Tobe Hooper had a rough ride from horror fans in the 1980s, when his subsequent work failed to match the outstanding Texas Chainsaw Massacre (1974). However, in light of the duds he’s cranked out since (The Mangler (1995), Crocodile (2000), Toolbox Murders (2004)), many of these mid-period films are being reappraised. Case in point: The Funhouse, unavailable in the UK for many years after it was ridiculously branded a “video nasty”. Ah, the Eighties… Thatcherism, the miners’ strike, the AIDS scare, Duran Duran… Good times, man, good times. Hooper’s garish, neon-lit, teen-slasher is good, creepy fun, although one hesitates to call it a neglected classic.
Four double-dating teenagers – Amy (Elizabeth Berridge), Buzz (Cooper Huckabee), Liz (Largo Woodruff) and Richie (Miles Chapin) – unwisely decide to spend the night inside a carnival funhouse. They witness a murder committed by a freak in a Frankenstein mask (Wayne Doba), and are chased by the monster and his carny father (Kevin Conway – in one of multiple roles). Adapting a novel by Dean R. Koontz, Hooper and screenwriter Larry Block streamline the original, convoluted plot (whose rambling prologue hints that heroine Amy and the mutant are distantly related) into a variation on TCM’s formula: terrified teens pursued by a monstrous family. However, they retained a sub-plot concerning Amy’s monster mad little brother (Shawn Carson) that, stripped of all relevance, goes nowhere. Funhouse showcases Hooper’s ability to create an eerie atmosphere, with a splendid carnival setting, freakshow oddities, and eccentric characters (including William Finley, star of Phantom of the Paradise (1974) as a sideshow magician fallen on hard times) lurking on the sidelines, heightened by Andrew Lazlo’s comic book lighting. The opening scene is a delightful riff on Psycho (1960) by way of Halloween (1978), but Hooper’s direction is frustratingly inconsistent, ruining his own good work. Stylish camerawork segues into slack shocks where the monster just staggers centre frame. Rick Baker’s snot-dribbling mutant is memorably icky, but the final duel between monster and girl – although enhanced by John Beal’s operatic score - is awkwardly staged and painfully slow.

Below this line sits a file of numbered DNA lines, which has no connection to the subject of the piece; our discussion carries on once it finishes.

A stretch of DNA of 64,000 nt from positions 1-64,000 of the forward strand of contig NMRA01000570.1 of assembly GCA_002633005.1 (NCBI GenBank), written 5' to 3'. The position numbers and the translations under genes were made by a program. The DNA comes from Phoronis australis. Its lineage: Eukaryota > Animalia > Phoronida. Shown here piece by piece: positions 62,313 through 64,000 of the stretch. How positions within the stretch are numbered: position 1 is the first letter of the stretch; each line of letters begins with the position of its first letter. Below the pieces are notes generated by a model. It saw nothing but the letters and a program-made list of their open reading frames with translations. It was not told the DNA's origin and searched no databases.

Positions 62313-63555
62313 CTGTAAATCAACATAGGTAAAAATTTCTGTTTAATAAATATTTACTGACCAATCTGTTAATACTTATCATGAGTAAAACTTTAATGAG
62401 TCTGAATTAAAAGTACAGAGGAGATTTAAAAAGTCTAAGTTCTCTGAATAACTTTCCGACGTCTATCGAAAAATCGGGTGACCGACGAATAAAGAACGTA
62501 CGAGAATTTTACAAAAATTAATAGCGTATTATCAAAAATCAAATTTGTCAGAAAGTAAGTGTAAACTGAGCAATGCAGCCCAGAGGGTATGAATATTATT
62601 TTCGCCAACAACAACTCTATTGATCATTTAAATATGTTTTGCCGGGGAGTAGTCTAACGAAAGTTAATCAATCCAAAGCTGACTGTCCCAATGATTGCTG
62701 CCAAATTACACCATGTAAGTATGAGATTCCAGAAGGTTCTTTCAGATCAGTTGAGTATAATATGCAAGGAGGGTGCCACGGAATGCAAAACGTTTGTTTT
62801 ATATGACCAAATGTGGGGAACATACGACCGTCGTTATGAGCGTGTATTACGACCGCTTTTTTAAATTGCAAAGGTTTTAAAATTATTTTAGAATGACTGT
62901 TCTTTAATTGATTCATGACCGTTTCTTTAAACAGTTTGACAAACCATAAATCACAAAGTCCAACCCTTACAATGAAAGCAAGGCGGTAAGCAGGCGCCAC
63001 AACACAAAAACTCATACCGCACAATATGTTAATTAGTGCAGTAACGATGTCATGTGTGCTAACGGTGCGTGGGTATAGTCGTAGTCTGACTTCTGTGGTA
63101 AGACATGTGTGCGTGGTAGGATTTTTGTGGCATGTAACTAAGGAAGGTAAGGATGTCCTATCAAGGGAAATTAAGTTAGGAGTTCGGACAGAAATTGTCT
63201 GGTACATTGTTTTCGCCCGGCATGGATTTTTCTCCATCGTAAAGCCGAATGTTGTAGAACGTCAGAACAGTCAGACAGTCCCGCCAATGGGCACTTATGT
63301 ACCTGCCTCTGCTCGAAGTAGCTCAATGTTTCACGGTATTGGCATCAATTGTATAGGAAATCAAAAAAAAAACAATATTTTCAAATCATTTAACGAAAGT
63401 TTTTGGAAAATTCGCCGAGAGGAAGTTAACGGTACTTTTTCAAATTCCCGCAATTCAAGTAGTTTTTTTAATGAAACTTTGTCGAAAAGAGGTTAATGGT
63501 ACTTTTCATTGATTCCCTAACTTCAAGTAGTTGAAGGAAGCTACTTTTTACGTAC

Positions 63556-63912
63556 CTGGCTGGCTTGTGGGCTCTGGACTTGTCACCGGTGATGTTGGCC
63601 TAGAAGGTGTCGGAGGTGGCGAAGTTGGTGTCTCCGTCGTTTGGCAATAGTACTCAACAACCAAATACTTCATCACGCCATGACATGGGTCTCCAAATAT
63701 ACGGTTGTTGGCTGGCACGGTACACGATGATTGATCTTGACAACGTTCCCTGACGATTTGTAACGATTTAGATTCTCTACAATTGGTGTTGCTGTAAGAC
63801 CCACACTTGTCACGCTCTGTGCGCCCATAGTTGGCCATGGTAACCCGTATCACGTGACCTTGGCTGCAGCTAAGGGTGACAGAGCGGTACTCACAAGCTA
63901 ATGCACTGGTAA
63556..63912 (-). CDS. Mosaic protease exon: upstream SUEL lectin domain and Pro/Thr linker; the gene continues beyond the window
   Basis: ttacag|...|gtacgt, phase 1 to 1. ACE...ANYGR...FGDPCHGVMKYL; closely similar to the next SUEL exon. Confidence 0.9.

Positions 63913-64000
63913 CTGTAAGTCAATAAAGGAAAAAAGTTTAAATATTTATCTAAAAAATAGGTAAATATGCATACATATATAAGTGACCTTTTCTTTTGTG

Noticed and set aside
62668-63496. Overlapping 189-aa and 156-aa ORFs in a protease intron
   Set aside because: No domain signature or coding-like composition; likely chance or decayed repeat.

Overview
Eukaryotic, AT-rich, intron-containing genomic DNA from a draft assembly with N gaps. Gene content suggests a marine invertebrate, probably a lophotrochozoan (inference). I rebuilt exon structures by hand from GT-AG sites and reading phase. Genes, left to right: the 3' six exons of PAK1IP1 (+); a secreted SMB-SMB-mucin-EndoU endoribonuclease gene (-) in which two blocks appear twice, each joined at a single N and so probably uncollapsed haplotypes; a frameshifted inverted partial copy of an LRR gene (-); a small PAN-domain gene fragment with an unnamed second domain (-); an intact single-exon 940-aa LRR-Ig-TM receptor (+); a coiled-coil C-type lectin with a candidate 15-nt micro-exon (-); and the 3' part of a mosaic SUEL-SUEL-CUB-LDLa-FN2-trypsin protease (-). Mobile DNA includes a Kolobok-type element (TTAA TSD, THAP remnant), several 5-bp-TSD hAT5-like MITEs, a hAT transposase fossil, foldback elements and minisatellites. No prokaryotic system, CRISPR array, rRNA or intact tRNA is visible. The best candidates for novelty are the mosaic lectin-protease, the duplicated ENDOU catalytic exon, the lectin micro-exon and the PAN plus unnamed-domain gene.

Conway excels in his many guises and musters some pathos for the dastardly dad. Berridge makes a strong impression as Amy, and went on to her finest hour as Constanze Mozart in Amadeus (1984). Block’s script drops a few clunkers (“I don’t want you going to that same carnival…where they found those two dead girls.” Wow, subtle.), but pleasingly, rewrites Liz away from the novel’s malicious cow. Of course, she still has to die for being a promiscuous blonde cutie. Eighties slashers brought a welcome dose of gore and shocks, but replaced the free-spirited sexually confident heroines of Euro horror, with an irritating puritanical streak. Hooper plays up the religious angle (“God is watching you!” screeches an annoying bag lady), which doesn’t work on a thematic level since God probably takes more offence at murder than teenage sex. Nonetheless, The Funhouse remains one of Hooper’s simplest, most effective films. Now, who wants to make a case for Lifeforce (1985)?